On 31 December 2019, opposite sex couples in England and Wales were finally allowed to enter into civil partnerships as an alternative to marriage.
This change in the law follows a ruling in June 2018 by the Supreme Court that the Civil Partnerships Act 2004 was incompatible with the European Convention on Human Rights. That Act only allowed same sex couples the right to enter into Civil Partnerships. This inequality originally derived from a time when same sex couples could not enter into marriage and civil partnerships were introduced as a political compromise.
On 2 October 2018, then Prime Minister Theresa May announced that the Government would change the law to allow opposite sex couples in England and Wales to enter into a civil partnership.
The Civil Partnership (Opposite-sex Couples) Regulations 2019 were made on 5 November 2019 and came into force on 2 December 2019.
The Government has published a handy table which sets out the legal differences between marriage and civil partnerships for both opposite and same sex couples. The Government Equalities Office’s table.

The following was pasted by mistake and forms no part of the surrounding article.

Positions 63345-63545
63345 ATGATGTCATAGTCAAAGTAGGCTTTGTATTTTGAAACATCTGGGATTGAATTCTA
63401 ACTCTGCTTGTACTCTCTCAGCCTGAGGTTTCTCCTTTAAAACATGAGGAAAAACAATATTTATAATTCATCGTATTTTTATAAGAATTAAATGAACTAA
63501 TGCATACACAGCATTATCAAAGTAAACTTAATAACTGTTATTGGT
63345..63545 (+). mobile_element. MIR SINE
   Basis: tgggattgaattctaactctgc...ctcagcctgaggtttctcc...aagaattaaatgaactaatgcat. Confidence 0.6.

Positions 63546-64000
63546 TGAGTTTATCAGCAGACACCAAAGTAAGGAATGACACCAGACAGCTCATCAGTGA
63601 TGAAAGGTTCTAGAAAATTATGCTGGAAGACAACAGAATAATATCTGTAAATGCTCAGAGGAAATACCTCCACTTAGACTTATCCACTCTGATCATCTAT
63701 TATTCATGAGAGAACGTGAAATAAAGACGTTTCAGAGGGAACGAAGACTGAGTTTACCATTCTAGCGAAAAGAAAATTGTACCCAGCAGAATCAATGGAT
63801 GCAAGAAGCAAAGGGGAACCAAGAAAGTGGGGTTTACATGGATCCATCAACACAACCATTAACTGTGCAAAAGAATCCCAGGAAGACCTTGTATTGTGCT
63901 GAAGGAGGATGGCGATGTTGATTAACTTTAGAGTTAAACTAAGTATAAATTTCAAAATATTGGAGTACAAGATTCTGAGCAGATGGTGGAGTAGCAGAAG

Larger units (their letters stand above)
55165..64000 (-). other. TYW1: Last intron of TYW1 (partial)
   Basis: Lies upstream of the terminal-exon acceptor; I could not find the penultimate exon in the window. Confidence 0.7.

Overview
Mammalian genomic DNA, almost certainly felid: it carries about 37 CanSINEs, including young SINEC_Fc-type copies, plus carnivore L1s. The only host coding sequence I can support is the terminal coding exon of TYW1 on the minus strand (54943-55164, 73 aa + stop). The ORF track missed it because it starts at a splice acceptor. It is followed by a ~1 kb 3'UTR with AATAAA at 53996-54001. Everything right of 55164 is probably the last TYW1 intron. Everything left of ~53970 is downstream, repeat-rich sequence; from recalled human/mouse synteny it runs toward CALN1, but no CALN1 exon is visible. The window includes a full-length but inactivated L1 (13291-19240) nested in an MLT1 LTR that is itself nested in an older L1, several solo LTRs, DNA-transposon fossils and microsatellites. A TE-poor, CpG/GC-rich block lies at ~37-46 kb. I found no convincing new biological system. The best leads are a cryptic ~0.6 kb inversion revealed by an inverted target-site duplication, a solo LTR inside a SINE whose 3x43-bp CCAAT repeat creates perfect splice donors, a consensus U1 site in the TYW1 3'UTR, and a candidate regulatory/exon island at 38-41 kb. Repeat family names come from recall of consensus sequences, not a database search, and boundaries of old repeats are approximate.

You can read more about civil partnerships in our previous blog post 10 Interesting Facts About Civil Partnerships in the UK.
Opposite sex civil partnerships formed in England and Wales are recognised in many countries, but if you are going abroad you should seek advice about what rights you might have under the law of another country.Get Expert Advice You can contact us for confidential family law advice. We offer free, no obligation, telephone consultations for qualifying individuals. If you would like to book an initial phone consultation at no cost, please contact us today. We will remain fully operational for the duration of the Coronavirus COVID-19 Crisis. Copyright 2013-2020 Rainscourt Law LLP. All rights reserved.